In June, one of my favorite yoga teachers offered up a theme for the month’s classes: “life is practice, practice is life.” She was quoting one of her favorite yogis, Judith Lasater, and the statement is a reference to the fact that people who do yoga regularly refer to their ongoing “yoga practice.” But as Katy reflected on the Lasater quote in each of her June classes, she got me thinking about the many senses of the word practice, and they way it is a metaphor for our lives.
Of course, I had to consult my trusty Merriam Webster dictionary as a guide to thinking about the word practice. Practice is a both a noun and a verb with several meanings.
The most obvious application of the word practice in yoga is the verb form that means to work at something repeatedly so that we can become more proficient. We practice shoulder stand over and over, aiming to become more proficient in aligning our bodies in the inversion. I “practice” many things in my life in order to become more proficient. For example, I write regularly in order to hone my writing skills. If we do something rarely or occasionally, we are unlikely to become very proficient at it, so if we really want to develop a skill set, we need to practice it regularly.
Practice also refers to carrying out or applying some set of principles or ideas. We often say that people should practice what they preach—they should engage in actions that match their words. There’s a popular bumper sticker that prompts us to “practice random acts of kindness,” a reminder that being kind should be a matter of habit or custom with us.
Another verb form of practice means to be professionally engaged in activity. Lawyers practice law, and doctors practice medicine. I practice coaching. There are techniques, knowledge bases, and codes of ethics that guide the way that professionals engage their work.
These professionals use the noun form of practice to refer to their body of work: a medical practice or a law practice. The noun practice can also refer to those things we do customarily. We call certain actions “common practices” or “best practices.” Of course, not all things that we label practice are positive. We also refer to “unethical practices” or “unhealthy practices.”
I’m finding it helpful to think about “practice” as a metaphor for life. Every day, I do things repeatedly--often things that I have done for years. They can be habits of eating and exercise, patterns of thinking, or approaches to interacting with others. They can be mindless habits, or I can approach these elements in my life consciously seeking the “best practice” for my life.
Since Katy’s June classes, I’ve been trying to think more deliberately about the way I practice life. For example, I’ve tried to be more conscious of how I consume news media. I have written before about the challenges of trying to stay engaged with the news in conscious, healthy, and responsible ways in these trying times. For the past month, I’ve been trying to think carefully about when I will read or watch the news, which news I read and watch, and how I will process that news instead of repeatedly clicking headline after headline and tuning into a cycle of outrage. I’m trying to make my consumption choices a habit by “practicing” those conscious patterns over and over.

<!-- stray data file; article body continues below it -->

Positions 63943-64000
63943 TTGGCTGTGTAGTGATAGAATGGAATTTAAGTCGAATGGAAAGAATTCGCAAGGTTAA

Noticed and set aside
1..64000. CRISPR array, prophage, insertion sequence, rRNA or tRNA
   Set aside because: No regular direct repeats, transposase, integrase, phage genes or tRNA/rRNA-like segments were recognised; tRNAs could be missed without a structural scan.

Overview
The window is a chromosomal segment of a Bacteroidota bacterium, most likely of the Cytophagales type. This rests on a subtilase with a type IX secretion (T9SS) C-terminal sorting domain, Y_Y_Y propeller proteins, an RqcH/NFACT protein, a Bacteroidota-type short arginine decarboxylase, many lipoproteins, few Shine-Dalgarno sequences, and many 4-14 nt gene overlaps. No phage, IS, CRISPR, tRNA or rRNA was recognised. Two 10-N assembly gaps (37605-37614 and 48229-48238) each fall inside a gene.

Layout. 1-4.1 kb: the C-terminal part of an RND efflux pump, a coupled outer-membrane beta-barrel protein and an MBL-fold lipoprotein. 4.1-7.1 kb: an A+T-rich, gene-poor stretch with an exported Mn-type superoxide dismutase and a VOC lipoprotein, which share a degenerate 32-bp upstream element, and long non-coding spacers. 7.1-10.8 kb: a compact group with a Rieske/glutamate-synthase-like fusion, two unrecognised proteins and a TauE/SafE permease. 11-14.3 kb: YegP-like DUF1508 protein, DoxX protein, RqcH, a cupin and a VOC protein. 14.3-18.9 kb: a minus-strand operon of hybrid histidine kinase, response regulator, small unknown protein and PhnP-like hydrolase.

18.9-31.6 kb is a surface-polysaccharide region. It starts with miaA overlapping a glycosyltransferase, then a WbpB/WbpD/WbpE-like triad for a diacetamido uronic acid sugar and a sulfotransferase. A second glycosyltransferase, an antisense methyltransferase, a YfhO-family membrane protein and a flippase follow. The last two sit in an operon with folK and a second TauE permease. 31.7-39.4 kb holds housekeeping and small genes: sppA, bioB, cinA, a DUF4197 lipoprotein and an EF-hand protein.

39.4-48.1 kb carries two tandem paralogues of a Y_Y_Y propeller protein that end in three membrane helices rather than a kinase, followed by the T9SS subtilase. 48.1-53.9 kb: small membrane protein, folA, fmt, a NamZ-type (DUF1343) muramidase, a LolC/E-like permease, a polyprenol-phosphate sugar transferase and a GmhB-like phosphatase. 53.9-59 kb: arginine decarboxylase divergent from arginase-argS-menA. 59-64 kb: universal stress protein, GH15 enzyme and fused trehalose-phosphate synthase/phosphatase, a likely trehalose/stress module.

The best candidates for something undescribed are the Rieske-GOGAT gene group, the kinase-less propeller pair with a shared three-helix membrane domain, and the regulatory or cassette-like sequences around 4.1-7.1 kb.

Another thing I struggle with is eating enough fruit and vegetables. Like most every adult who pays attention to any health advice, I know that eating five or more servings of fruits and vegetables every day will reduce my risk of heart disease and certain kinds of cancers as well as Type II diabetes, high blood pressure, and a host of other maladies. But while I like most vegetables, but I’ve never been a huge fan of fruit. And fruits and vegetables spoil quickly, so I can’t stock up on a large supply too far in advance. Before I know it, the produce drawer is empty, and I don’t feel like shopping for food. It is not unusual for me to only have a couple of servings of fruit and veggies a day.
I’m working to make fruit and vegetable consumption a more deliberate part of my life practice by consciously purchasing and eating them. That means keeping a bag of frozen strawberries or blueberries and a container of yogurt in the fridge so that I can have a smoothie when there’s no other fruit in the house. It means making sure there are frozen veggies available in case we don’t make it to the store for fresh ones. It means trying new recipes in order to find tasty options for preparing these healthy foods. It means making sure I eat a fruit or a vegetable at every single meal, not just at dinner. It’s easy to fall back into my default practice—not having fruits and vegetables on hand—but I’m working to choose the best practice for my diet.
Practice is a powerful notion. Health and wellness writer Brad Stulberg puts it this way: practice is “approaching things that matter deliberately, with presence, and with the intention to improve and grow.” We can choose to repeat actions until we become proficient. We can seek out knowledge bases and best practices for living our best lives. And we can treat our lives as practice or a body of work—a collection of conscious actions designed to help us grow.
I’d love to hear from you about how you apply the notion of “life is practice, practice is life.”